Brussels Philharmonic Orchestra – St George’s Hall

THE HALLE and touring Russian orchestras are frequent visitors to the Bradford International Orchestral Seasons but the third concert this year was a surprise and very welcome, from Belgium.

Founded in 1935, the orchestra from Brussels offered a conventional programme but commenced with the Polovtsian Dances, which have made Borodin's little-known opera Prince Igor better known, and ended with Saint-Saens’s little performed Organ Symphony. The only regular piece was the concerto, Sibelius' Violin Concerto, which received a shatteringly magnificent performance from a little-known Russian violinist, Alexander Sitkovetsky, but who will be returning in February next year with the Tchaikovsky in Leeds.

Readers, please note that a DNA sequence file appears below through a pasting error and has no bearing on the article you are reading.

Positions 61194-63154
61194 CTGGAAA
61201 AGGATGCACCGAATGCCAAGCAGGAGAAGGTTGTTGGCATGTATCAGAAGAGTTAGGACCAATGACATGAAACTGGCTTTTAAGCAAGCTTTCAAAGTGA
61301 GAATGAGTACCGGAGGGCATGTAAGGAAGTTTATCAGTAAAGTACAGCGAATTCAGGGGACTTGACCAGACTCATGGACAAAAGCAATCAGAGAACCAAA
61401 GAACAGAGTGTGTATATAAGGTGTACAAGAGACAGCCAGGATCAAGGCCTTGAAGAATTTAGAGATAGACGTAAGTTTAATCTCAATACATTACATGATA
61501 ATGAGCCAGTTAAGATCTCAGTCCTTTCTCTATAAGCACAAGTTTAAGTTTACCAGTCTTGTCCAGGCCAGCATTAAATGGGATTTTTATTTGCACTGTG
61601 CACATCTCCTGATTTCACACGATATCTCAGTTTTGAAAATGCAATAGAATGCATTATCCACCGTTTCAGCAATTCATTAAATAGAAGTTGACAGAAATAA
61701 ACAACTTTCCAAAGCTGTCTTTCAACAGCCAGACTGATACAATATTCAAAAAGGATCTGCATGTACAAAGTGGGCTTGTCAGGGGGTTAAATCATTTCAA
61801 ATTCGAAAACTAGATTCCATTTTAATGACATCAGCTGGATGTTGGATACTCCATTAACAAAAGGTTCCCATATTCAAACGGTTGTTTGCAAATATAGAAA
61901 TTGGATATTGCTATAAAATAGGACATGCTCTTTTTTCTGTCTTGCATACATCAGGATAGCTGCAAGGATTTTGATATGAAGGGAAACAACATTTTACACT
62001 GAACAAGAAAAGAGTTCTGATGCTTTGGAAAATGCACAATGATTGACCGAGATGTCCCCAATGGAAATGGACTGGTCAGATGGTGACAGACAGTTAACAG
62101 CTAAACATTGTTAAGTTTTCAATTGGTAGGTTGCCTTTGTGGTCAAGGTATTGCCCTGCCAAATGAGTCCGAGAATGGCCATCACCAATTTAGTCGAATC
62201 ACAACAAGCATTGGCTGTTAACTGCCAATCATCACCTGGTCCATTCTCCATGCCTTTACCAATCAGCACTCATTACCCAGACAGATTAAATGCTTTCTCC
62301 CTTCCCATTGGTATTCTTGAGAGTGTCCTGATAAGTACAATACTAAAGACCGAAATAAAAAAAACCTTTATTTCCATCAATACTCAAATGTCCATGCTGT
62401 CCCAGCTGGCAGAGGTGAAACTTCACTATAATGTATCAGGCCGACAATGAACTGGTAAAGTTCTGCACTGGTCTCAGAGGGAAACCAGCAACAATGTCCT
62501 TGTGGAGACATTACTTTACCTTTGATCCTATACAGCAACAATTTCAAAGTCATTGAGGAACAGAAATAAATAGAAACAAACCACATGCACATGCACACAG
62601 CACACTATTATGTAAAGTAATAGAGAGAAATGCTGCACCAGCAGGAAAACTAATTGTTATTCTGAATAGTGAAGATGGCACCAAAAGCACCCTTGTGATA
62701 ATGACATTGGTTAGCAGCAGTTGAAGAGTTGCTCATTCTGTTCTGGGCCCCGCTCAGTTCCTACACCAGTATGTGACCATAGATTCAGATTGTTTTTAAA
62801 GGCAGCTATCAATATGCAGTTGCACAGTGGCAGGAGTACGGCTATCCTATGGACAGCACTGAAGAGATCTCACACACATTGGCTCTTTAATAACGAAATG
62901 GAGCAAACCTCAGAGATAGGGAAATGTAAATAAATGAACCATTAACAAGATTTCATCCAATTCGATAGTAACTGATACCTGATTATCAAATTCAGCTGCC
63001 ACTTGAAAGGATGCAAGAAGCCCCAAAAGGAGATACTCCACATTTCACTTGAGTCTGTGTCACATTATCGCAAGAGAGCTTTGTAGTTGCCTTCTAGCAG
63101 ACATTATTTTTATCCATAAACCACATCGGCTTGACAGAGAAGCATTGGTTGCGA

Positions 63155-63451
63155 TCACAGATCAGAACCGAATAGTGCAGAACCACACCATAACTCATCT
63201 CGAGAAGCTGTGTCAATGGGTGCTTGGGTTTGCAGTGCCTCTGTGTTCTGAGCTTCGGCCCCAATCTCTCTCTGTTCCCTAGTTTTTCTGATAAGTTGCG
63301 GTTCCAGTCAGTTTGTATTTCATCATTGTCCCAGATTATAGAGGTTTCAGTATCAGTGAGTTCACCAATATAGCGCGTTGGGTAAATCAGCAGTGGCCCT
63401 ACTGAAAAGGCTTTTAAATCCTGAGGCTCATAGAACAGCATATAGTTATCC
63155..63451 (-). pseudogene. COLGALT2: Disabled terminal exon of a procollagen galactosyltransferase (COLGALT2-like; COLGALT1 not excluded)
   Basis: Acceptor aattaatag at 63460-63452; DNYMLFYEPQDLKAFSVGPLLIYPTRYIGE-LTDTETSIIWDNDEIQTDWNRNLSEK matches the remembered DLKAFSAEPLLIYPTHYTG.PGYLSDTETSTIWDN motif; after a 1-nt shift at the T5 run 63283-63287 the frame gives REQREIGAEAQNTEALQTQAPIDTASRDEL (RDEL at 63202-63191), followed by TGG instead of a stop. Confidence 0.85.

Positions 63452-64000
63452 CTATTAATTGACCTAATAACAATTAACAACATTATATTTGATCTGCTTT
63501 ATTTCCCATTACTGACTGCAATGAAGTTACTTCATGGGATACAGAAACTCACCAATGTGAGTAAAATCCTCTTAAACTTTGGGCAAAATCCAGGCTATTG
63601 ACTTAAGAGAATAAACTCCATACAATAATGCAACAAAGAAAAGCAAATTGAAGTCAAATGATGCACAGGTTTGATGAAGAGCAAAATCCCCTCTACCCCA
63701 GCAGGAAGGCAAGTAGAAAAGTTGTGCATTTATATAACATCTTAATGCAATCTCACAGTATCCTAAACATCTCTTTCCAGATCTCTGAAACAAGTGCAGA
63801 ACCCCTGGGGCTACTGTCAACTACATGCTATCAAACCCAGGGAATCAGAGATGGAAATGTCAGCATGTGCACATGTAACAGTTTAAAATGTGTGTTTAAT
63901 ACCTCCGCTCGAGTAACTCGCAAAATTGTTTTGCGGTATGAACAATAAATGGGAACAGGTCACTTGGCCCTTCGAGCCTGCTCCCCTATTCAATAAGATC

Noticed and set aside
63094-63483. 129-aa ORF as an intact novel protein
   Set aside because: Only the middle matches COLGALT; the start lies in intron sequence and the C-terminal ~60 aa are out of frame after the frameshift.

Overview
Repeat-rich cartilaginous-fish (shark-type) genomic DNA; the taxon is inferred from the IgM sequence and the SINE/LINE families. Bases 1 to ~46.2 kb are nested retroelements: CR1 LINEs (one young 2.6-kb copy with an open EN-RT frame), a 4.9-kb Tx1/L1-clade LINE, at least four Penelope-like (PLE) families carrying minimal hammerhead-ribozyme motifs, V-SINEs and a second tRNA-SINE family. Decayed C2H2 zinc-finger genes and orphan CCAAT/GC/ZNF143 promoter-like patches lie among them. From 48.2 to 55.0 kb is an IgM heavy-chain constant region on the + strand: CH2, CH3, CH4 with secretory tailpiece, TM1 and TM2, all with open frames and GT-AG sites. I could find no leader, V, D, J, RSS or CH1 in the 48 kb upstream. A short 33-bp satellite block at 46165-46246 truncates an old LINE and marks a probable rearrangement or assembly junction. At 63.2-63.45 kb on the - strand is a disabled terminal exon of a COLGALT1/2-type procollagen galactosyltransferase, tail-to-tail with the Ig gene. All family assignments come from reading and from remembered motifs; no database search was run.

The Borodin is quite familiar mainly because its tunes were quoted in a popular musical, Kismet, in the Sixties. Saint-Saens is also known for a few quirks - the dying swan and the organ thumps in the symphony which came over well last week.

But the revelation of the concert was the 31 year-old Alexander Sitkovetsky's riveting playing of the violin concerto, so tense and compelling as to raise it above even the Beethoven and Brahms.

The concert season continues on January 4, with the Halle playing the New Year Celebration Viennese Concert.

St Petersburg Symphony Orchestra will play music by Tchaikovsky and Sibelius when they perform on February 13 with piano soloist Norika Ogawa.

The Halle, conducted by Sir Mark Elder and with Alisa Weilerstein as cello soloist, will return on March 20 to celebrate the 150th anniversary of their first performance at St George’s Hall.

The Berne Symphony Orchestra and piano soloist Oliver Schnyder will perform music by Beethoven and Brahms on April 11.

Visit or call 01274 432000 to book tickets for any of the Bradford International Orchestral Season performances.

John Pettitt